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What is Rolling Admission?

Learn The Pros and Cons of Rolling Admission

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Admission Type: Early Action | Single-Choice Early Action | Early Decision | Rolling Admission | Open Admissions

While many colleges and universities in the United States employ a rolling admission policy, very few of the most selective colleges use it. With rolling admission, students have a large window of time during which they can apply to a college or university. The application process typically opens up in the early fall, and it may continue right through the summer.

Unlike a regular admission process with a firm application deadline, rolling admission applicants are often notified of their acceptance or rejection within a few weeks of applying. A college with rolling admission typically accepts applications for as long as spaces are available.

Applicants should realize, however, that it is a mistake to view rolling admission as an excuse to put off applying to college. In many cases, applying early improves an applicant's chance of being accepted. Also, while there may be no application deadline, there typically are deadlines for scholarships, financial aid and housing. A late application may make it impossible to get any decent financial aid.

If handled wisely, rolling admission offers a student several perks:

  • applicants may receive a decision long before the March or April notification period of regular admission colleges
  • applying early can improve an applicant's chance of being accepted
  • applying early may improve an applicant's chance of receiving a scholarship
  • applying early may give an applicant first choice for housing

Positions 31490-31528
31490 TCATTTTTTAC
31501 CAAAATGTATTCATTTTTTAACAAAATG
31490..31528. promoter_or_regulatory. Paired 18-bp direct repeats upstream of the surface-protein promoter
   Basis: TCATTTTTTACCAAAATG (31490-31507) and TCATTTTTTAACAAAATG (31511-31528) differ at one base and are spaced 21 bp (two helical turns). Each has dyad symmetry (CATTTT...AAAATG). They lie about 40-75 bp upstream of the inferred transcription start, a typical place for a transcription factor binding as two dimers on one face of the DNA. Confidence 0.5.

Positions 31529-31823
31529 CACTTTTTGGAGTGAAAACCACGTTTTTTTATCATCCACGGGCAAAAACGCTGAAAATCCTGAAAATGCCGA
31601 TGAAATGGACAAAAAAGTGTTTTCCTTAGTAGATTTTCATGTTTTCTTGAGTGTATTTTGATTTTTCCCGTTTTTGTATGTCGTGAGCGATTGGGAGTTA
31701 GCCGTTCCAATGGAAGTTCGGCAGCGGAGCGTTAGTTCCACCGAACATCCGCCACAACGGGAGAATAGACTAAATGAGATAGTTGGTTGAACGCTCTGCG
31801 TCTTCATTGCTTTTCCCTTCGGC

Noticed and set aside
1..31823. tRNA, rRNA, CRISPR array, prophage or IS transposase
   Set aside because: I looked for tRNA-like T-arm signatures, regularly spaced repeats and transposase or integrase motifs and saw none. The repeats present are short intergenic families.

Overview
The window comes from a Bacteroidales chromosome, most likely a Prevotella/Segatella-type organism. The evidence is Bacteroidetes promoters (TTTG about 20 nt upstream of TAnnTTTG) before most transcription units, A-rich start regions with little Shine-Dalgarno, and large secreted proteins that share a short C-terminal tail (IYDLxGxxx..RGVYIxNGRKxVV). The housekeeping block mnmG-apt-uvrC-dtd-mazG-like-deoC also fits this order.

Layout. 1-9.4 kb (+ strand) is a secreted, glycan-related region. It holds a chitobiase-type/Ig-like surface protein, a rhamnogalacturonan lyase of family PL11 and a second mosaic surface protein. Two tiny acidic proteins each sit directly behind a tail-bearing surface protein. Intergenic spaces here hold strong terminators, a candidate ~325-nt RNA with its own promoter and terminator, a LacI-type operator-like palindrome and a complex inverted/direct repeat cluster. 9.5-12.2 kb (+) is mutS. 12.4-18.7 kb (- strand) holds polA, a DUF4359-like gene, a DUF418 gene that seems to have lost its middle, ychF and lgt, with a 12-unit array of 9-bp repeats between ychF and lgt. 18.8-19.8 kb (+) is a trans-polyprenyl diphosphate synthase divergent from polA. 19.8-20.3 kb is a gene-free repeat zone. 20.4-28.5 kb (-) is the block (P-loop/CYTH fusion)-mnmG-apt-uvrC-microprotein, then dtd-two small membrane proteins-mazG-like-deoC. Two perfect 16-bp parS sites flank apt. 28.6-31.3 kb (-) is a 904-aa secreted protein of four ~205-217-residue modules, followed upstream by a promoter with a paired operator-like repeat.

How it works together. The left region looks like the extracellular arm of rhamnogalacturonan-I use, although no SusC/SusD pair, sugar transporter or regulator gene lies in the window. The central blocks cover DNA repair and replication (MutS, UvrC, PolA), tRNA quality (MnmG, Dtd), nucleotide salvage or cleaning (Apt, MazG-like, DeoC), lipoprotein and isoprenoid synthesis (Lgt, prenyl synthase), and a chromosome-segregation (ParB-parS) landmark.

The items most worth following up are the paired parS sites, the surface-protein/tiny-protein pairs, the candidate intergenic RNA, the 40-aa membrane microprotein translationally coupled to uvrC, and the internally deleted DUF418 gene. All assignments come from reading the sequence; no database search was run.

• some rolling admission colleges still give students until May 1 to make a decision; this allows an applicant to weigh all options
  • a student who applies early and is rejected may still have time to apply to other colleges with winter deadlines
  • rolling admission colleges may remain an option if a student gets rejected elsewhere; some rolling admission colleges accept applications right up until classes start
Some sample rolling admission policies:
  • University of Minnesota: Application review begins September 15; priority is given to applications received by December 15; after December 15th, applications are considered on a space-available basis.
  • Rutgers University: December 1st priority deadline; February 28th notification date; May 1st decision deadline; after December 1st, applications are considered on a space-available basis.
  • Indiana University: November 1st priority date for merit-based scholarships; February 1st priority date for admission; April 1st deadline to be considered for admission.
  • Penn State: November 30 priority date for admission
  • University of Pittsburgh: Applications accepted until class is full; January 15th deadline for scholarships

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